I have a couple small pieces to sell if anyone is interested, pm me.

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Re: WTB: Granite for face basin sink

Postby Nexus » June 27th, 2019, 2:45 pm

Hey, as we on this... don't mean to take the thread off track.
But some of the tiny flecks (stones?) in the granite are flaking off where the edge is at the kitchen sink. Can I use anything to permanently seal this edge?

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Re: WTB: Granite for face basin sink

Postby adnj » June 27th, 2019, 10:40 pm

maj. tom wrote:
Bosse wrote:Fellas, can broken granite be repaired?

I have sink countertop that broke into 3 pieces.

Yes, with Loctite Marine epoxy or similar water resistant epoxy resin mix and then clamping in place for 24 hours, then polish and buff the surface until the epoxy is smooth with the surface. Unfortunately you will still see the cracks unless you cut the granite smoothly with a tile cutter to make them fit exact, but at least you won't feel the cracks.

But if that sink broke into 3, just replace the entire top.
In my experience, you can repair stone with multiple fractures.

Rather than using a marine-specific epoxy, a slow-set epoxy is preferred. About a 60 minute set time will allow you to position and clamp the pieces. Slow-set epoxies typically have a stronger bond strength, also.

The difficult part will be setting up the pieces and clamping them. You will likely need four or five bar clamps and a jig to allow positioning the pieces to be clamped.

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Re: WTB: Granite for face basin sink

Postby rspann » June 28th, 2019, 6:08 am

There is a specific epoxy for granite and one for quartz. I get both at Fiberpol on Sadhoo tr El socorro.

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Re: WTB: Granite for face basin sink

Postby rspann » June 28th, 2019, 6:09 am

ABC has a wide range of Granite at low prices.

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Re: WTB: Granite for face basin sink

Postby *KRONIK* » June 28th, 2019, 6:32 am

I have a 7x4 island countertop to sell
Rounded edges right around.

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Re: WTB: Granite for face basin sink

Postby adnj » June 28th, 2019, 8:02 am

rspann wrote:There is a specific epoxy for granite and one for quartz. I get both at Fiberpol on Sadhoo tr El socorro.
There are quite a few different epoxy chemical formulations but they all have very similar properties. Much of the difference lies in the mix ratio, color, set-time, and viscosity that you get out of the package. In my opinion, the significant qualities to look for are set-time and viscosity.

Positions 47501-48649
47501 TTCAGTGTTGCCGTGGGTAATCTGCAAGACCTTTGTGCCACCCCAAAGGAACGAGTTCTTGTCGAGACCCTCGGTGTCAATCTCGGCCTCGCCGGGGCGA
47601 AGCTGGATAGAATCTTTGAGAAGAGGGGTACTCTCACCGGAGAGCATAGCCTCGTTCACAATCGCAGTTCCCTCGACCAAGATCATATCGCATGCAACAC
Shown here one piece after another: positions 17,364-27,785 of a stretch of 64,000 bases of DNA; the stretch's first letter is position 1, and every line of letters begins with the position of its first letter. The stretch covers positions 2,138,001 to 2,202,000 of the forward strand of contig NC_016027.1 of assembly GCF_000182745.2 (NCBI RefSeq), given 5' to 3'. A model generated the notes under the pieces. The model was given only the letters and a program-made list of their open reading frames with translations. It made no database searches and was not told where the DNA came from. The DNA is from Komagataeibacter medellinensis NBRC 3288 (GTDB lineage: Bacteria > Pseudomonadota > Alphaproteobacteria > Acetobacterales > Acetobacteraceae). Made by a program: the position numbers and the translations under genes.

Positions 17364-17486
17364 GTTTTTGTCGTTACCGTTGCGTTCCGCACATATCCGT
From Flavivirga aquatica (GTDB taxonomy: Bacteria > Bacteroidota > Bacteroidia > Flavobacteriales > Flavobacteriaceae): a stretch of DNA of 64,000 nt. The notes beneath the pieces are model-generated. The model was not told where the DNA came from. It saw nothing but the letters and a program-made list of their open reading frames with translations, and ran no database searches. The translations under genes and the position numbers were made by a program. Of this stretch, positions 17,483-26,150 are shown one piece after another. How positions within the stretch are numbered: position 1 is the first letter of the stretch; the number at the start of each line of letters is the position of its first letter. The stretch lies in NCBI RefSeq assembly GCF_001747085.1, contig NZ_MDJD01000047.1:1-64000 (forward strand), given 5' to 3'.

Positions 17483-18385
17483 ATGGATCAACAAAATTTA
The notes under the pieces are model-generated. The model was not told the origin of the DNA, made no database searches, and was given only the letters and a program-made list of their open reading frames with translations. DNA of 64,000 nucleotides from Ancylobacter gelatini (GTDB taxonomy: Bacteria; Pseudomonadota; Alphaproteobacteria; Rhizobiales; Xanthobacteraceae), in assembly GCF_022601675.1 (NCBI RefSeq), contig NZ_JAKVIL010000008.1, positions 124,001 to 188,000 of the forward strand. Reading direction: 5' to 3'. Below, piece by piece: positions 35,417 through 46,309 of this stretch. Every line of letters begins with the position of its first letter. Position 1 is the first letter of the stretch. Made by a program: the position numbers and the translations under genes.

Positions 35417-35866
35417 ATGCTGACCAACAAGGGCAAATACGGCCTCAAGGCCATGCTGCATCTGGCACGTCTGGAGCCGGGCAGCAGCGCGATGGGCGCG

Here's some old info ripped from the web:

Epoxy comes in different viscosities for different applications. The three viscosities used in the stone industry are flowing (which is the consistency of syrup), knife-grade (which is the consistency of warm peanut butter), and penetrating (which is the consistency of water). While some of the applications for these will overlap here are some guidelines to go by.

If you are doing a lamination (gluing 2 pieces of granite together to make it appear twice as thick) you should use a flowing epoxy as it will conform to the voids more easily and will ooze out of the seam uniformly so that when you scrape the stone with a razor blade across the seam it will be flush. When you use epoxy in this application you want a uniform edge. While you could use knife-grade here there is a much greater chance that you’ll end up with little air pockets on the visible part of the lamination seam which you will have to fill in later. All of our customers that laminate granite use flowing glue for laminations. Flowing epoxy can be used in almost all horizontal applications like laminations or fills. Our flowing epoxies are all transparent, some dry with a hue and some are water-clear.

If you are working on an uneven surface, a horizontal or angled surface (non-horizontal) or a chip repair you can use knife-grade glue. The best advantage of this glue is that it will pretty much stay where it is put; bearing in mind that gravity does affect it of course. The thickening agent used in knife-grade epoxy varies from cabocil to ash, but in any case it does not dry transparent as all of the flowing epoxies we carry do. It may dry translucent, but in the best cases it will dry a clear white (think of looking through an ice cube that is suspended in drinking water).

If you have a crack in the stone and it is too narrow to get either knife-grade or flowing epoxy into it you can use a penetrating epoxy. This glue will seep into a hairline crack, bonding everything it touches on the way down and into the stone. This glue will never get rock-hard. It always maintains some elastomeric quality to it so that it will move when the stone has deflection in order to help prevent the stone from breaking again. This is important as anytime a stone has been cracked or cut into it has been weakened.

Most do-it yourselfers use the knife-grade as it is easy and user friendly. If fast-setting is preferred we sell a fast setting mercaptan epoxy that dries in less than 30 minutes and will not stick to polisher surfaces. Most pros reading this are nodding their heads and already know what they need to use for their applications. If you have any questions please feel free to contact me at mark@defusco.com

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Re: WTB: Granite for face basin sink

Postby rspann » June 28th, 2019, 7:32 pm

All I did when joining, was to put masking tape at the bottom under the joint. When the epoxy is put into the joint with a spreader (like the ones they filler cars with) the epoxy doesn't run out so no worries about the viscosity.
They also have a gel that mixes with a powder hardener which can be used for wider gaps. You can buy the tints by Shiloh Enterprises and mix into the epoxies to get a closer match . If the colour of the granite is dappled, I mix a first batch to fill the gap ,then mix small amounts of different colours as needed to camouflage the joint so it doesn't look like a straight line.